The day has come. Today is the day where the Games finally begin and the first movie is finally released onto the world. Has it lived up to they hype? Is it as fantastic as it looks? Has it left me trying to form coherent and intelligent thoughts beyond screaming Jennifer Lawrence’s name over and over again while crying since 2:30 this morning?
In short, yes.
The proper review begins after the picture. I’m keeping them light, but beware of spoilers.
It’s impossible to start any review of this film without mentioning Jennifer Lawrence’s beyond fantastic performance as Katniss Everdeen. While there is not one bad performance in this film, Lawrence really does seem to carry the weight of the world on her shoulders as Katniss. From the opening moments of the film where she comforts her sister Prim after a nightmare to all the eerily silent moments in the arena where Katniss is trying to survive, Lawrence just GETS what Katniss is all about and knocks it out of the park. And as I’ve said at least three times before this review, she might just be a better crier than Alyson Hannigan. Because as every Buffy fan knows, if Willow cries, the world cries with her. Well, if Katniss Everdeen cries, the world is a sobbing mess.
While Jennifer does indeed carry the film, she’s surrounded by a bright and amazing supporting cast. Josh Hutcherson as Peeta Mellark was amazingly charming, Lenny Kravitz as Cinna made my heart swell, Isabelle Fuhrman as Clove was absolutely frightening, and Woody Harrelson made me realize how much I really do love Haymitch Abernathy. I could go on all day about how amazing the cast was, really, but my three favorite supporting performances really had to be Willow Shields as Prim, Amandla Stenberg as Rue and Elizabeth Banks as Effie Trinket.
Both Shields and Stenberg managed to bring a severely emotional performance as the two 12-year-olds who are essential to Katniss’ journey. Stenberg in particular had everyone awwing and sniffling throughout the film, but her death scene and the funeral is what brought the biggest emotional sucker punch in the entire film. Even with the knowledge it was going to happen, it was still so painful. Matched with the followup scene of the riot District 11, that whole sequence brought chills through my body and left me sobbing in my seat.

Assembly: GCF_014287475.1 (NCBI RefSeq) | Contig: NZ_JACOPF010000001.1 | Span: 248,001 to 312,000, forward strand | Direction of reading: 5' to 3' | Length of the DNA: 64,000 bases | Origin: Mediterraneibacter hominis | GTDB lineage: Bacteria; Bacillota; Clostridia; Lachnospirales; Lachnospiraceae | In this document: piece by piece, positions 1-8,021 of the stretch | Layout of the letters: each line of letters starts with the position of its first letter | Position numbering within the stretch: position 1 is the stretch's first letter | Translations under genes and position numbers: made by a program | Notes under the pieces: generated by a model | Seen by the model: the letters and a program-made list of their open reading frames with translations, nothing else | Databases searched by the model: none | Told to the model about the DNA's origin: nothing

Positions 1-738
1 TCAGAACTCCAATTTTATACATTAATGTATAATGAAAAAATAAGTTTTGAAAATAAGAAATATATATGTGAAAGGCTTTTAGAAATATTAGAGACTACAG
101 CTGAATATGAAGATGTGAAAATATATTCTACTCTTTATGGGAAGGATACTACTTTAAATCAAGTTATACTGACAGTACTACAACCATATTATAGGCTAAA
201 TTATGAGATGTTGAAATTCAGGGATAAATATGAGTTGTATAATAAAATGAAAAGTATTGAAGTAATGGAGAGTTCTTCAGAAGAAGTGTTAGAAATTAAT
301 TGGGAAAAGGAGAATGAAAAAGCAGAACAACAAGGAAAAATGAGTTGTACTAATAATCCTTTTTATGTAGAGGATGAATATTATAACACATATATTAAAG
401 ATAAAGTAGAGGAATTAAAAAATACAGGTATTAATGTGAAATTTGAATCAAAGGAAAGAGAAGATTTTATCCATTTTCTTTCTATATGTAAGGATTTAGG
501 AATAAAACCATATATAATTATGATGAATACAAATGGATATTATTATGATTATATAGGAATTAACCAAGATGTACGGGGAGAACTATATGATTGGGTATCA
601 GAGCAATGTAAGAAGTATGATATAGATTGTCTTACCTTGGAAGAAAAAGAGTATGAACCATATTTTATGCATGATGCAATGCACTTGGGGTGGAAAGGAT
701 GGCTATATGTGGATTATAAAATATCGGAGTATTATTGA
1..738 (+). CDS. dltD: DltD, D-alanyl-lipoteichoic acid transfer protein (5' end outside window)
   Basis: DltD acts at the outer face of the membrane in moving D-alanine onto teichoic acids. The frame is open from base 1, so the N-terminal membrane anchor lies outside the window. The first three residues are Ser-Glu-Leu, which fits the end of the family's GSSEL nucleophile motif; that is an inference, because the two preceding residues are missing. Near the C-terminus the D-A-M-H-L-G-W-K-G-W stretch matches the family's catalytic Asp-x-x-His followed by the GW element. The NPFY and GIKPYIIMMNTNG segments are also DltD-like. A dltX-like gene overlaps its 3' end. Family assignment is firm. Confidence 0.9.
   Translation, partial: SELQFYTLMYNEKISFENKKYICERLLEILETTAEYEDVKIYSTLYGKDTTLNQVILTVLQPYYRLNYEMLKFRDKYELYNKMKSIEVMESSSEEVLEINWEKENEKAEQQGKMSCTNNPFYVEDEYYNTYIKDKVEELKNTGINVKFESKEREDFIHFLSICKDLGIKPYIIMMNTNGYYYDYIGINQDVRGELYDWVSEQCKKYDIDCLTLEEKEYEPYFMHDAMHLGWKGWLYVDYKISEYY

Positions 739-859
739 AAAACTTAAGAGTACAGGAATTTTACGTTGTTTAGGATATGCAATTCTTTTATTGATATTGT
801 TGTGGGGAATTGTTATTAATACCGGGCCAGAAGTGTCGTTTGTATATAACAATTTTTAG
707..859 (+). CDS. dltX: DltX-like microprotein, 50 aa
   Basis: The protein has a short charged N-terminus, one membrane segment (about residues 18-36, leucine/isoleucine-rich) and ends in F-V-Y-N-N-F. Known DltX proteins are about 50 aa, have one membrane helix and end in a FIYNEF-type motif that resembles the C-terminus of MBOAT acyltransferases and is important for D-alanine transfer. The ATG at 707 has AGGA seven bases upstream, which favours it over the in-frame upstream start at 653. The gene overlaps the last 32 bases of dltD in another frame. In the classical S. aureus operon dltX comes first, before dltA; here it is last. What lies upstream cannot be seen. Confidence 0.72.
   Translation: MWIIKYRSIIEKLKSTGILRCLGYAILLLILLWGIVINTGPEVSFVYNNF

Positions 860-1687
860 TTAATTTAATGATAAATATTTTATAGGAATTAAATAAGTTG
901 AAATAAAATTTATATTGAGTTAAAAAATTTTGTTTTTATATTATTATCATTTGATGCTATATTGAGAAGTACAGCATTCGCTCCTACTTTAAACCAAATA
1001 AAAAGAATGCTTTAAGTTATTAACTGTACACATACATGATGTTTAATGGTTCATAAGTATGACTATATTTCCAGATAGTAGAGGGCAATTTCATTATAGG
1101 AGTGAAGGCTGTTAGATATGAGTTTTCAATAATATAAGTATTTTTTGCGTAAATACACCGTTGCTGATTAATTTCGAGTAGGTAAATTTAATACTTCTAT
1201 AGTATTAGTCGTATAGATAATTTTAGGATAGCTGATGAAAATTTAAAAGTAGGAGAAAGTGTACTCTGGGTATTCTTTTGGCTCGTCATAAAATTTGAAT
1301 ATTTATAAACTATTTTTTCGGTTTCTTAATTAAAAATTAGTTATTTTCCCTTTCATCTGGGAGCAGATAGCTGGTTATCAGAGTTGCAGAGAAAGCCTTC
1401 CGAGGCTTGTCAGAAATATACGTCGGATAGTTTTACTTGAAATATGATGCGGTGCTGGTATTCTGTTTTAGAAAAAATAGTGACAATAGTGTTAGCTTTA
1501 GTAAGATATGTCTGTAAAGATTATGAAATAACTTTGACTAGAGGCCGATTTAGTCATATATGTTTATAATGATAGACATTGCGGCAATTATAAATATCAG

As for Banks, her portrayal as Effie made me remember why she’s my favorite comedic actress. Even with the serious intensity running throughout the film, she managed to bring a certain sort of humor to Effie’s obsession with manners and decorum and her general ignorance. There is probably no line in the film funnier than her shocked and appalled delivery of “THAT IS MAHOGANY!” It’s not easy being comedic, but it takes some real skill to be appropriately funny in a film such as this.
Now to talk about the film as an adaptation of the book. Next week, I’ll be talking about my current re-read of the book, but the film is honestly the best book-to-film adaptation I have ever seen. Much like William Goldman writing both versions of The Princess Bride, the film is at a distinct advantage of having Suzanne Collins, who has had previous screenwriting experience, helping adapt the book. Many hardcore fans will balk at certain changes, like how the Cornucopia was actually portrayed in the film, the cutting of Madge and Lavinia and downplaying the prep team and Katniss’ search for water, but they were necessary cuts to keep the film moving. In their place, we get insight as to what’s going on outside of the arena, such as what the Gamemakers are doing, the riot in District 11 and Haymitch trying to keep his tributes alive from the outside of the Arena. These moments give a better sense as to the world of Panem, which was severely lacking in the book while Katniss was in the arena. These moments in the Capitol and the outlying districts also managed to cinch my belief that The Hunger Games is a retrofuturistic series, especially in the design choices for The Capitol.
One of the strengths of the adaptation, in my opinion, was how it managed to portray Katniss’ point of view without actually having her narrate everything. The use of silence, the occasional shaky cam as Katniss rushes through the arena and the special attention to details as she hunts and tracks through the woods. Mixed with Lawrence’s performance, the audience is able to understand Katniss’ mental state without everything needing to be spelled out.
The ending of the film is a bit rushed after Katniss and Peeta exit the arena and some characters do seem to disappear or not get as much focus as they should (much like the book), but it leaves it in a perfect place for Catching Fire to pick up. Even with those flaws, Gary Ross and company have managed to create an amazing film that is both a great adaptation of a book and an amazing science fiction film. I can only hope Catching Fire will be a successful followup, but the building blocks have been successfully laid in a film that has made me feel feelings I haven’t felt since I saw Joss Whedon’s Serenity many years ago.
Hunger Games month concludes next week with my assessment of the score, my feelings re-reading the book, and what we need to expect from Catching Fire.